Monthly sales projected to rise 11% in September
DETROIT -- Auto sales in September are expected to increase 11 percent from a year ago, keeping the industry on roughly the same pace as in August, J.D. Power and Associates said today.
The forecast puts the industry's seasonally adjusted annualized selling rate at 14.5 million. The August rate of 14.53 million was the highest of any month so far this year.
Retail sales are expected to rise 12 percent, J.D. Power said. The company increased its forecast of full-year retail sales by 200,000 light vehicles to 11.6 million, based on higher-than-expected sales in July and August. It expects total sales of 14.3 million for the year.
"Consumer willingness or need to overlook the economic uncertainty is the driving force behind the recent strength in light-vehicle sales," Jeff Schuster, senior vice president of forecasting at LMC Automotive, which developed the forecast with J.D. Power, said in a statement.
"During the next few months, car buyers will be processing further economic news, additional details on the European crisis, as well as the forthcoming presidential election, likely creating an environment with higher volatility."
J.D. Power said retail sales are likely to rise in all major segments except mid-sized utility vehicles and large pickups. Small- and mid-sized cars are expected to post increases of at least 25 percent at retail.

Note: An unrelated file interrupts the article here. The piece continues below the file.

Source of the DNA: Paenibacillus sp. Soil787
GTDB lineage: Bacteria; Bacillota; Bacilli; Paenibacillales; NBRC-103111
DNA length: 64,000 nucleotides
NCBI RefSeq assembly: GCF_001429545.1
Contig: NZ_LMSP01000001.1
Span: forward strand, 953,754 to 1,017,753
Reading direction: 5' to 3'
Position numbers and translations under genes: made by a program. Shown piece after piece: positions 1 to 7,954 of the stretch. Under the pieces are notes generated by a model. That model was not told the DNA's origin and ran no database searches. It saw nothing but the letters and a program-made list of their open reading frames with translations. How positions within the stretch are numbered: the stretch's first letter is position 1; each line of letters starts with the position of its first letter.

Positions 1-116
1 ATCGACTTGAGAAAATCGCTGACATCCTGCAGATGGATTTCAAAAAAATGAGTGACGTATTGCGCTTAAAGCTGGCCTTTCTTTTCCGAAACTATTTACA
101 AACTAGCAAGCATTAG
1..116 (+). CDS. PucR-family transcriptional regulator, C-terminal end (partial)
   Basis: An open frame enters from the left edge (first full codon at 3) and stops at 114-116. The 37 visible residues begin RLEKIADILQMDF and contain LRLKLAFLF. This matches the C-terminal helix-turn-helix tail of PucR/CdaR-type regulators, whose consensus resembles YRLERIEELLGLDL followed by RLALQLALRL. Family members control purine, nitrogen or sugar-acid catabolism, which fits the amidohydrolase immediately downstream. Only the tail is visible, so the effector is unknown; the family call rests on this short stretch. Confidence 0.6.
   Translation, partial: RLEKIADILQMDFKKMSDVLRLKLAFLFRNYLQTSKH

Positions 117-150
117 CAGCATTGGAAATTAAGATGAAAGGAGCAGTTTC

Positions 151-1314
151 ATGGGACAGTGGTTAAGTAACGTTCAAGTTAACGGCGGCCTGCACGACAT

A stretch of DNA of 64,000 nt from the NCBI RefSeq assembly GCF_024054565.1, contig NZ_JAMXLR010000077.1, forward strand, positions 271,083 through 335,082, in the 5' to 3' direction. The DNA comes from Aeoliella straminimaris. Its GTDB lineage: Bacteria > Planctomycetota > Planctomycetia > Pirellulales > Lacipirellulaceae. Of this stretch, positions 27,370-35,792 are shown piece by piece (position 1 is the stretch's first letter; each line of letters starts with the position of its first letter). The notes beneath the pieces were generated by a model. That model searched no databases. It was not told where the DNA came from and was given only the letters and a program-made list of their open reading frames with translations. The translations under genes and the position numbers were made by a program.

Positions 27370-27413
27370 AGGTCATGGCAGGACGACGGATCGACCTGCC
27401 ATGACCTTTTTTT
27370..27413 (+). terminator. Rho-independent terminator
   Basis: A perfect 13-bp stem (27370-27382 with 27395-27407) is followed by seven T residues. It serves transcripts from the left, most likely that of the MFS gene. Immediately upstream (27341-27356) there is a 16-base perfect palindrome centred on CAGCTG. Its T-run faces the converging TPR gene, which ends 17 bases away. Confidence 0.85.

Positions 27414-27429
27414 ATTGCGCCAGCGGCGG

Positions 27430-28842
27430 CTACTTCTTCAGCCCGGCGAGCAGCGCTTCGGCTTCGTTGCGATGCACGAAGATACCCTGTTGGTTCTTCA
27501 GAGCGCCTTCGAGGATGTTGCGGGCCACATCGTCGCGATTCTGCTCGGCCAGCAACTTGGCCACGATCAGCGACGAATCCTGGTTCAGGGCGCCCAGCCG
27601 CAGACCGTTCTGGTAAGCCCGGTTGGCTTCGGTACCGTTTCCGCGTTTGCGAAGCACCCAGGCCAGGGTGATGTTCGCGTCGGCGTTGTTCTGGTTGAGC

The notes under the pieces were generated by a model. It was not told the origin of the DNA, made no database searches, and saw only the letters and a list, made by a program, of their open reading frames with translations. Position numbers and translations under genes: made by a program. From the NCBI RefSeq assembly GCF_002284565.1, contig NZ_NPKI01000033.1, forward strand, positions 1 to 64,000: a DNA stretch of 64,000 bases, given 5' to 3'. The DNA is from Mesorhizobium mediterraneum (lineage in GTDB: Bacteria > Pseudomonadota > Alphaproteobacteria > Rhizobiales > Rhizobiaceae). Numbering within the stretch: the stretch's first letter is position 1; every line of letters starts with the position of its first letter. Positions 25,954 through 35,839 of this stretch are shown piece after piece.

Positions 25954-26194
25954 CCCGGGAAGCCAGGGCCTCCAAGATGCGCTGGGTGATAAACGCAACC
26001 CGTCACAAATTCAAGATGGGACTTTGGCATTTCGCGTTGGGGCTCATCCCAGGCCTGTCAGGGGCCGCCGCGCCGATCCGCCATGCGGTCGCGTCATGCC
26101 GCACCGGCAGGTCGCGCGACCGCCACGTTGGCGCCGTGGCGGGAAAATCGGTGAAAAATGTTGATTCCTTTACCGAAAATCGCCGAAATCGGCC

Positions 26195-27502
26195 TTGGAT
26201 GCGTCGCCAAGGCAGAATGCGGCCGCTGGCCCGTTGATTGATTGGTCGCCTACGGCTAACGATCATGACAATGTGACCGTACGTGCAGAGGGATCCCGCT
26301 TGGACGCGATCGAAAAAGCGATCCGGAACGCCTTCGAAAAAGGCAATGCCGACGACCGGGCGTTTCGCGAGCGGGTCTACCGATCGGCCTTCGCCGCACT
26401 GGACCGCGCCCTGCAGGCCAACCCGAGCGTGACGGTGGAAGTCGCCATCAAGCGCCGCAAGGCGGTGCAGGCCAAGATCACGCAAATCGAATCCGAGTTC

The company said retail sales were up 15 percent in the early part of September but should level off through the end of the month.
Separately Thursday, Edmunds.com said it expects industry sales to reach 15 million in 2013. That is 4 percent more than its 2012 estimate of 14.4 million, which would represent a 13 percent increase from 2011 sales of 12.8 million.
"2013 will likely be the first year of non-double-digit sales growth since the recovery began in 2010," Lacey Plache, Edmunds.com's chief economist, said in a statement. "Economic uncertainty at home and spillover effects from slowing economies abroad will continue to slow the pace of American economic growth, including car sales. But many of the same positive factors in play now will continue to support car sales momentum in 2013."
To keep up with that level of demand next year, many automakers and suppliers would need to find ways to add production capacity. J.D. Power said production in North America already is "edging toward capacity constraints with various vehicle components."
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